How Do We Create a Bestseller?
Blogger: Wendy Lawton
Who hasn’t picked up a New York Times bestselling book and thought, “Why is this book—or this author—a bestseller? If you are a writer your next thought might come out sounding a little whiney, “My book is so much better than that one.” Maybe, but your book only netted 7,000 lifetime sales to the 240,000 copies sold the first week by the bestselling author.
So why does one book take off and another languish?
I could make this the shortest post in the history of our blog by answering with a two-word answer: Nobody knows.
Those of us in the publishing industry are constantly giving writers advice:
- Write a high concept book.
- Work hard on promoting your book.
- Get great endorsements.
- Choose a compelling subject.
- Craft an excellent book.
- Spend time networking through social media.
- Enlist your friends and readers to talk about the book.
- Be available to book clubs.
- Visit bookstores.
- Sponsor contests.
And it’s not just the author leveraging all his influence to make the book a success, the publishers are busy working like crazy to do the things that make a book sell:
- Edit and copyedit the book until it is a thing of beauty.
- Create a breathtaking cover.
- Write the kind of cover copy that will make readers take the book to the counter or click it into the shopping cart.
- Get the book into reviewers’ hands.
- Arrange for media.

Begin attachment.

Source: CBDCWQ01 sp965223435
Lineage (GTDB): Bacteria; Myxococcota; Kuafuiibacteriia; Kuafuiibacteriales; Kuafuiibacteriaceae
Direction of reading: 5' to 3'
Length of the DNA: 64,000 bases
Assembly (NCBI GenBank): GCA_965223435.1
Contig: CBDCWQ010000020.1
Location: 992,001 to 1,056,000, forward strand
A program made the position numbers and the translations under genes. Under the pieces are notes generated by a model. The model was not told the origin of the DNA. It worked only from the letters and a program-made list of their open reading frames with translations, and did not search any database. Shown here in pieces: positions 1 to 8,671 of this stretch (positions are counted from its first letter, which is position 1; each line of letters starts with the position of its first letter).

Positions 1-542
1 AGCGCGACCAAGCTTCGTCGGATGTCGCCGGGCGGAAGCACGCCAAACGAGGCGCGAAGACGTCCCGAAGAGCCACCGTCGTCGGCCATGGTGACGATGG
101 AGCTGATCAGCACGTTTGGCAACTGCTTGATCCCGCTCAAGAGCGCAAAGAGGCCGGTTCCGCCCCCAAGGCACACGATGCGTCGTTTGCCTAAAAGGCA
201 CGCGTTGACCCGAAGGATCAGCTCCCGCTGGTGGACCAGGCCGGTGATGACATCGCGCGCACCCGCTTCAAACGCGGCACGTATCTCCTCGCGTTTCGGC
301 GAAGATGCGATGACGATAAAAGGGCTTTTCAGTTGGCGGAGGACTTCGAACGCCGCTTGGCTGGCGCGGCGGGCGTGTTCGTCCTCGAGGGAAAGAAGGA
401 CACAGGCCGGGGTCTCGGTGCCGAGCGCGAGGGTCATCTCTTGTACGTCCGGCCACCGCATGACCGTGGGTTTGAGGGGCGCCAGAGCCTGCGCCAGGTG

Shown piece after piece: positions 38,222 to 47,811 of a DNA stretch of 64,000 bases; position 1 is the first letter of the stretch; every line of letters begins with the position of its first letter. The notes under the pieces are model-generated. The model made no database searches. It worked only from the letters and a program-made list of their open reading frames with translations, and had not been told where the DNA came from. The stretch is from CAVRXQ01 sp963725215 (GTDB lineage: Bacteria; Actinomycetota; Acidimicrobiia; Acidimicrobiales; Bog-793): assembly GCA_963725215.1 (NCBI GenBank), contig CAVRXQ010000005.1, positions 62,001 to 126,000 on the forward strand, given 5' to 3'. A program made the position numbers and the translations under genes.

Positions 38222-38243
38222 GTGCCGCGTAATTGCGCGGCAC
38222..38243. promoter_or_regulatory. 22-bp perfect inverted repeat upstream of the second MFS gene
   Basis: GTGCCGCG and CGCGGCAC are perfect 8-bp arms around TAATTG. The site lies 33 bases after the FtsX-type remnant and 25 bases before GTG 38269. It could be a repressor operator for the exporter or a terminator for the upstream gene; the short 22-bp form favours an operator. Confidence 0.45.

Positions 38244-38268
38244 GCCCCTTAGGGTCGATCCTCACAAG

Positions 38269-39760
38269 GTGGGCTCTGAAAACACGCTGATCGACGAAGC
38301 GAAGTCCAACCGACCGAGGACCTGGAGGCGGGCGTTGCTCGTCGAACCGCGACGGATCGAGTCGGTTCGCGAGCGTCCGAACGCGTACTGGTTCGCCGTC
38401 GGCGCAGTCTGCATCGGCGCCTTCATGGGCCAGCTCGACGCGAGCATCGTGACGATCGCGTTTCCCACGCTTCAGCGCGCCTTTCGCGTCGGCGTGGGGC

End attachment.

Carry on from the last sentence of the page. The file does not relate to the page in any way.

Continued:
- Do as much with advertising as the budget will allow.
- Get catalogs featuring the book into the hands of every buyer or decision maker.
- Contact groups or ministries that may want to buy multiple copies of the book.
- Work with libraries and special markets.
- Get the sales team on the road, having them stop into small towns and big cities, hand selling your book to buyers.
- Take the book to all the trade shows.
We could go on and on. That’s just a small fraction of what is done in support of a book. And guess what? Some good books do well, some good books do moderately well, some good books flounder and some good books utterly fail to find an audience. And once in a while a good book (and sometimes a not-so-good book) will shatter all expectations and become a bestseller.
In an archived New York Times article, “The Greatest Mystery: Making a Best Seller,” (May 15, 2007) William Strachan editor in chief at Carroll & Graf Publishers summed it up like this, “It’s an accidental profession, most of the time,” he said, “If you had the key, you’d be very wealthy. Nobody has the key.”
Think of the last bestselling book you read. How did you hear about it? Why did you buy it? What do you think it was it that made the book a success?